Review: ‘Adam’ on DVD
It used to be, actors could stretch by performing “ugly”, burying themselves under layers of makeup or by playing disadvantaged people such as Dustin Hoffman’s [[[Rain Man]]] or Larry Drake’s Benny on LA Law. The current favorite seems to be playing people with Asperger syndrome as popularized with Christian Clemson’s award winning work on [[[Boston Legal]]]. As with anything on a David E. Kelly series, the portrayal tended to be over-the-top or poignant and rarely anything in between.
A more authentic performance can be found on Adam
, a small movie you probably overlooked last year. 20th Century Fox released the movie in the fall and the DVD is being released Tuesday. The film stars Hugh Dancy ([[[Beyond the Gates]]]) as the title character and Rose Byrne ([[[Damages]]]) plays his neighbor. The movie won the Alfred P. Sloan Feature Film Prize at Sundance and is well worth a look.
The disorder is considered by many to be some form of high functioning autism but it means the person has difficulty “reading” people and is prone to repetitive patterns of behavior. Adam has been cared for by his father since his mother died when he was eight, but the film opens at his father’s funeral. Left alone, the only one seeming to look out for him is Harlan ([[[The Wire’s]]] Frankie Faison), Adam’s dad’s war buddy. Without him, Adam is the kind of person who would fall through the cracks in society’s safety net. While capable, Adam still doesn’t fit in well with others so he loses his job at a toy company and is left adrift.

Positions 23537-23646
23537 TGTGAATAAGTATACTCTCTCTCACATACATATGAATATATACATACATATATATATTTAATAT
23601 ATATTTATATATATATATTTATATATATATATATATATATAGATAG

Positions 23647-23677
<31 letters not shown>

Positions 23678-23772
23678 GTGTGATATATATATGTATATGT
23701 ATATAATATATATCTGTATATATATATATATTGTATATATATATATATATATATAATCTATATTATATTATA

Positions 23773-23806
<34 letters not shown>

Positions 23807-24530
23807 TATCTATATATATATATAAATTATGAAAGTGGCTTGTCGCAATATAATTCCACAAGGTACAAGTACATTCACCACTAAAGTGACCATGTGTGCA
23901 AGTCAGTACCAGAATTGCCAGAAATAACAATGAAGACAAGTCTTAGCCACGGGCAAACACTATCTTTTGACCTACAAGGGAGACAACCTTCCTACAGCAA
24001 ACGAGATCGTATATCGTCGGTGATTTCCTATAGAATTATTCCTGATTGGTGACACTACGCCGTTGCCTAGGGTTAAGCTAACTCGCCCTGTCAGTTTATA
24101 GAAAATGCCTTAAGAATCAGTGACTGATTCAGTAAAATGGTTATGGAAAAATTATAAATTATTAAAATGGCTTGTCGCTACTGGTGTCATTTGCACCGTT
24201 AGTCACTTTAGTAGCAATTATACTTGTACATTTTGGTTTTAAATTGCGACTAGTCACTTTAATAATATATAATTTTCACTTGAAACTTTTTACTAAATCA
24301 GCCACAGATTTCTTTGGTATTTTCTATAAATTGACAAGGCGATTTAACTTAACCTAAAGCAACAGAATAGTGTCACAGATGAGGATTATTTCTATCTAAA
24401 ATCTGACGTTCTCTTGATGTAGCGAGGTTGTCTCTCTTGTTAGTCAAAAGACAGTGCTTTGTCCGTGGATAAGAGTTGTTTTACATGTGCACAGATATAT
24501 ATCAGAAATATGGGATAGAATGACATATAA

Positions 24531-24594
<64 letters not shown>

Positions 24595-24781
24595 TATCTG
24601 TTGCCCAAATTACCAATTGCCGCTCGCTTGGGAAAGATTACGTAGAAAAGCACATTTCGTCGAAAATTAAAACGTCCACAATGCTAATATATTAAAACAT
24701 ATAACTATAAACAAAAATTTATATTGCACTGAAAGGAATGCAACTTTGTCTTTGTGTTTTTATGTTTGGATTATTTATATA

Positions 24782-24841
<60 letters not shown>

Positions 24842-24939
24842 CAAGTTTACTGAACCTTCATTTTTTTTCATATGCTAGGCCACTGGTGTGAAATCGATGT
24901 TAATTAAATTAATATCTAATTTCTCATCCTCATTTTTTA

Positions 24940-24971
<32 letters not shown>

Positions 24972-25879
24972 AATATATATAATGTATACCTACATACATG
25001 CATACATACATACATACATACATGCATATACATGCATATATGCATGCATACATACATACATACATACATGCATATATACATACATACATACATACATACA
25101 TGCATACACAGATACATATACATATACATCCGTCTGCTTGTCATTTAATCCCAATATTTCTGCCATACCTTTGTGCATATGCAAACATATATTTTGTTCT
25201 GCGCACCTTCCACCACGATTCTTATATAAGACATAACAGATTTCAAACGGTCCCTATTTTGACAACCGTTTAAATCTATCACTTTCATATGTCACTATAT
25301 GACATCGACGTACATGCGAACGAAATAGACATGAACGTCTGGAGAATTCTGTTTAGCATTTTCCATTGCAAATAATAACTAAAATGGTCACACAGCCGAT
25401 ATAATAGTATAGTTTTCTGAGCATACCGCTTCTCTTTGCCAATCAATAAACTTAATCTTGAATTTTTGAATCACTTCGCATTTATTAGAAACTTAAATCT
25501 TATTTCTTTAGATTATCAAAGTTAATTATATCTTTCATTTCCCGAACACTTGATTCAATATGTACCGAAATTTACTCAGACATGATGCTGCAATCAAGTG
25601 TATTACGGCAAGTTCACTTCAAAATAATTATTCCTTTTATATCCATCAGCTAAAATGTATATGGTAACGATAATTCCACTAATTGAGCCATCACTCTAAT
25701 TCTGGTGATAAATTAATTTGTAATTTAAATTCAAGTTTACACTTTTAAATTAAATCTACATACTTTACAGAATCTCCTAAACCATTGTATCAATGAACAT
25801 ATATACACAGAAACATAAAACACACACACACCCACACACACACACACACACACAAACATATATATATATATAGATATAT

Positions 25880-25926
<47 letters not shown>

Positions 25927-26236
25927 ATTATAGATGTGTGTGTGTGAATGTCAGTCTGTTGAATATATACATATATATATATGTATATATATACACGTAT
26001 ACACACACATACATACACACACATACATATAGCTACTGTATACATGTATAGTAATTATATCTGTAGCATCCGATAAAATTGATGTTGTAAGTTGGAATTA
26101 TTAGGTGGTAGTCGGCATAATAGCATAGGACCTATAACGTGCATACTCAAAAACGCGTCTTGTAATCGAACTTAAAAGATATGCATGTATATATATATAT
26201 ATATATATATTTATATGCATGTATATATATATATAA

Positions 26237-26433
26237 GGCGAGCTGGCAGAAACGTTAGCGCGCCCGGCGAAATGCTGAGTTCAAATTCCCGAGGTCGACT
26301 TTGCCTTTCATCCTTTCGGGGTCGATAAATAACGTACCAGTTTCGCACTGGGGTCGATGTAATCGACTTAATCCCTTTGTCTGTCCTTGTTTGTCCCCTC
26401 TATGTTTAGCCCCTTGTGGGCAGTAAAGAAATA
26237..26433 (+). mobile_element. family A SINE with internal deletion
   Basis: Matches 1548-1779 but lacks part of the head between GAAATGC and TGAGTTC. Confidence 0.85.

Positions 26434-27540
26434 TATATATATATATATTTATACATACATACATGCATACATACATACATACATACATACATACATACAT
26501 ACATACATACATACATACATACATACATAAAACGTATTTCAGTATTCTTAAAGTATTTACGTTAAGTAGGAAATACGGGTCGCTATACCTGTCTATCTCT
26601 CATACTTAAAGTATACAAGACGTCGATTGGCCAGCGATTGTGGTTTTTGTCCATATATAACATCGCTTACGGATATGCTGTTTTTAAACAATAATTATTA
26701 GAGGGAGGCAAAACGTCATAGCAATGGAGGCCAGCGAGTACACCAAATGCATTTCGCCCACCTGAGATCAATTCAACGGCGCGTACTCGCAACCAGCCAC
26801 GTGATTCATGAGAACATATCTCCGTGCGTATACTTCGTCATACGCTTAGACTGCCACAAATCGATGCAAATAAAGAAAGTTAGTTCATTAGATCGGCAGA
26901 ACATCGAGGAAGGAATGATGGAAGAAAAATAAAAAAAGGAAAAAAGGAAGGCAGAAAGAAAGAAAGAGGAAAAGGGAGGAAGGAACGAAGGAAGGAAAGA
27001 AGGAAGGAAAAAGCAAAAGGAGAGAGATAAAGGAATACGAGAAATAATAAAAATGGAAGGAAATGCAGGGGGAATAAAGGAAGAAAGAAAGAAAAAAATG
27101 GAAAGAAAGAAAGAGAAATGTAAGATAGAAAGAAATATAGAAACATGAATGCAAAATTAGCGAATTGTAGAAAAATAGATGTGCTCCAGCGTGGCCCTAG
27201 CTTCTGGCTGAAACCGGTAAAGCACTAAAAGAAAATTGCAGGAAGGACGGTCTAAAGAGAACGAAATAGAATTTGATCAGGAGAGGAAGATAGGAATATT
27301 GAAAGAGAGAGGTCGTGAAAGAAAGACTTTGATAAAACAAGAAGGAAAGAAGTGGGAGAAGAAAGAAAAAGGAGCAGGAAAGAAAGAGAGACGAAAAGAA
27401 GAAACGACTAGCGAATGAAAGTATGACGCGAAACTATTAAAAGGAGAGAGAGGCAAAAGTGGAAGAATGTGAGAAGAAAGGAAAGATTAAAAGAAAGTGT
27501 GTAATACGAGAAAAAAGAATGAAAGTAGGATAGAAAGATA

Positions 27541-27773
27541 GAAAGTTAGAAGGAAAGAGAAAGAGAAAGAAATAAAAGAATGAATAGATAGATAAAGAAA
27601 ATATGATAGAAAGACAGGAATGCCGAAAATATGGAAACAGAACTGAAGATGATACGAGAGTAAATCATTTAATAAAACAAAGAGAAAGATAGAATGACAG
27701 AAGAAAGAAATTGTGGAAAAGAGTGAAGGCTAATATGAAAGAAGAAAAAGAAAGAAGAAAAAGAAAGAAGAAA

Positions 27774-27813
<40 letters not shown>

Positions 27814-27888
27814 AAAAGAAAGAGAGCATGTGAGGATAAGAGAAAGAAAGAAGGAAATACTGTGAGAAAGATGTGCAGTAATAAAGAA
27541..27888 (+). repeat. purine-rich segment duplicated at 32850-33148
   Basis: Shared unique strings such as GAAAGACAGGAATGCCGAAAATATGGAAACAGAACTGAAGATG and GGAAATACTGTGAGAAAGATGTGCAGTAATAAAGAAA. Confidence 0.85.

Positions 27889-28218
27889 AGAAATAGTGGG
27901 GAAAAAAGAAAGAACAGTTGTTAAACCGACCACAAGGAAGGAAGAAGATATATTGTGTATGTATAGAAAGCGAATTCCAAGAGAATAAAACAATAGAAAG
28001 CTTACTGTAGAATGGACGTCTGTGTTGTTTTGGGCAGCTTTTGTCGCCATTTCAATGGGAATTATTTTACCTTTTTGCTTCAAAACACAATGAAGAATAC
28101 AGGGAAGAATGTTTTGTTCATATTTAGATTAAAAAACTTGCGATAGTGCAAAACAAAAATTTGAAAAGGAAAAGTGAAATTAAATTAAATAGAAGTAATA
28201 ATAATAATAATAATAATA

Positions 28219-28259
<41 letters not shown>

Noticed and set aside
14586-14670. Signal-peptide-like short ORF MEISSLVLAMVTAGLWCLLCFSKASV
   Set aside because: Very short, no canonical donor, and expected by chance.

During this time, he meets his new neighbor, Beth, a budding children’s author and school teacher. She thinks he’s cute and just a little weird, but he also opens her eyes to the wonders of the world, beginning with a tour of the universe starting with the Big Bang. When she learns of his condition, rather than be repulsed, she reads up on it and a romance begins.
While Adam struggles to find a new job and adjust to Beth being a part of his life, she is tormented by her father (Peter Gallagher) being tried for fraud, shattering her rock steady belief in him. When she needs Adam the most, he is incapable of giving her the emotional support she craves.
The film was shot in 28 days and the chemistry between Dancy and Byrne helps make the movie work. Both give solid performances and Dancy of course, shines by making Adam sympathetic and real. The movie was written and directed by Max Mayer, who ComicMix readers know from Alias
and he clearly has affection for these people but wisely avoids predictable moments, including the ending.
The movie is accompanied by a fine commentary track and the original Sundance ending among the bonuses. Five deleted or alternate scenes are included, complete with Mayer’s commentary. Of them, we see that Faison’s Harlan was trimmed from a more substantial part and it’s a shame since he helps keep things warm. Fox Movie Channel also ran a nine minute piece where the Australian-born Byrne talks about the acting craft with three college students.